International and European judicialisation increasingly affect even those policy areas which were considered an exclusive national competence for a long time. Court-driven integration is particularly strong in the European Union (EU), because member states cannot control which cases reach the courts and because joint political decisions to correct the case law are rare. Case law that is developed and accepted for the freedom of goods, however, raises controversies when it is transferred to services or worker mobility. Political issues essential for national autonomy arise
This project analyses how national governments explore the limits of their regulatory autonomy from a political science perspective. Turning compliance research upside-down, we ask:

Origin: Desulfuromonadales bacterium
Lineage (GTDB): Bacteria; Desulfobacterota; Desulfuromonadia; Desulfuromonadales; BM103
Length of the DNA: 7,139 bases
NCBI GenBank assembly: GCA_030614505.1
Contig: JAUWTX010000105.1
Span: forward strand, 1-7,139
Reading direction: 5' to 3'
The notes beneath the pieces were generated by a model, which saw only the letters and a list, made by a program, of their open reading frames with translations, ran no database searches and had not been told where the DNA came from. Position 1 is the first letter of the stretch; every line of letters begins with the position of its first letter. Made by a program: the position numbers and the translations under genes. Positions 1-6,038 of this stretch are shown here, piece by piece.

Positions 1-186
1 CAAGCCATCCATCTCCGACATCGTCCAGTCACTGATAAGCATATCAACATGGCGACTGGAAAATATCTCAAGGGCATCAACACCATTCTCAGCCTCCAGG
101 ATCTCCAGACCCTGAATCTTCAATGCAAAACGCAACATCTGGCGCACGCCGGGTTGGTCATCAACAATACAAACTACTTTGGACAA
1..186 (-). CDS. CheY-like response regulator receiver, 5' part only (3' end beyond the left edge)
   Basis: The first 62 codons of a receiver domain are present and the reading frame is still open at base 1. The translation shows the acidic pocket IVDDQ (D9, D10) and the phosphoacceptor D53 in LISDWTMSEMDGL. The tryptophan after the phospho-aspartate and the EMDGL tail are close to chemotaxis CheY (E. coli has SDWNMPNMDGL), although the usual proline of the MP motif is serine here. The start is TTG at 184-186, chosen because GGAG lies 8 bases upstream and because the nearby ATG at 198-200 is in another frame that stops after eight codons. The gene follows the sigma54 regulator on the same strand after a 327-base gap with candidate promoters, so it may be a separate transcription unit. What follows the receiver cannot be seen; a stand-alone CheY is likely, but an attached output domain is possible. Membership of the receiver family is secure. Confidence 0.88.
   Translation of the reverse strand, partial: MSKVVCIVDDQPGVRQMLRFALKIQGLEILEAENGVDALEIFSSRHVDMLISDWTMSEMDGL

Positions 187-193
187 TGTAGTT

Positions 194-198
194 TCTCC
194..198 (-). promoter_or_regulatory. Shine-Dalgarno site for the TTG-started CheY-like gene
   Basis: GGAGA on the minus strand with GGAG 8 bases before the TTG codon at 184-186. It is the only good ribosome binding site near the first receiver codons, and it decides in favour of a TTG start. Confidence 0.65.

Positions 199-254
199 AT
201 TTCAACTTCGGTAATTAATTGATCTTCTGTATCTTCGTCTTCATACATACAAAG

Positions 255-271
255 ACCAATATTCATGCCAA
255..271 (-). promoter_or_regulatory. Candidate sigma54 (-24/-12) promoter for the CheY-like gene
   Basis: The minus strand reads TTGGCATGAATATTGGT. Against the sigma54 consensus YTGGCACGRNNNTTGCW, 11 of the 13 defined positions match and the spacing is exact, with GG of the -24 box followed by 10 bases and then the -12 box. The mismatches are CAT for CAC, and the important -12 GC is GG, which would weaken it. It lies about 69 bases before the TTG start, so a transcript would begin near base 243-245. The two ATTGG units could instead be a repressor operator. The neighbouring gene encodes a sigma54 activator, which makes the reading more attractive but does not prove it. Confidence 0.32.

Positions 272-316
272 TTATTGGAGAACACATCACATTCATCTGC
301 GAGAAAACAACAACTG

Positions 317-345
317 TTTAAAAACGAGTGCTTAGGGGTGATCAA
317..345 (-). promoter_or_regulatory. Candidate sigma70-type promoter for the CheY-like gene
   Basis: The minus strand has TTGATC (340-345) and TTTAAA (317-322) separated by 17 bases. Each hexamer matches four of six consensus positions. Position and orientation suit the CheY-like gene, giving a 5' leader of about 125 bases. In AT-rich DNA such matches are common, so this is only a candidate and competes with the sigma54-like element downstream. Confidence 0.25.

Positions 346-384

- Through which strategies and under what conditions can EU member states still pursue autonomous regulatory goals without conflicting with European law?
Often, European jurisprudence defines a legal corridor which allows member state governments to defend national regulatory goals in community-compatible ways. However, policy-makers then face a trade-off whether to partly give up regulatory autonomy in order to increase legal certainty.
Empirically, the project studies the legislative responses of EU member states challenged – directly or indirectly – to regulate autonomously by the jurisprudence of the ECJ. As points of departure, seven series of ECJ rulings were chosen with respect to the free movement of services, persons, enterprises and capital.
Schmidt, Susanne K.; Kelemen, R. Daniel (Hg.) (2012): Perpetual momentum? Reconsidering the power of the European Court of Justice, Journal of European Public Policy, Special Issue,19(1)
Final report 2015 in German
Project application 2011-2014 in German
Project application 2008-2010 in German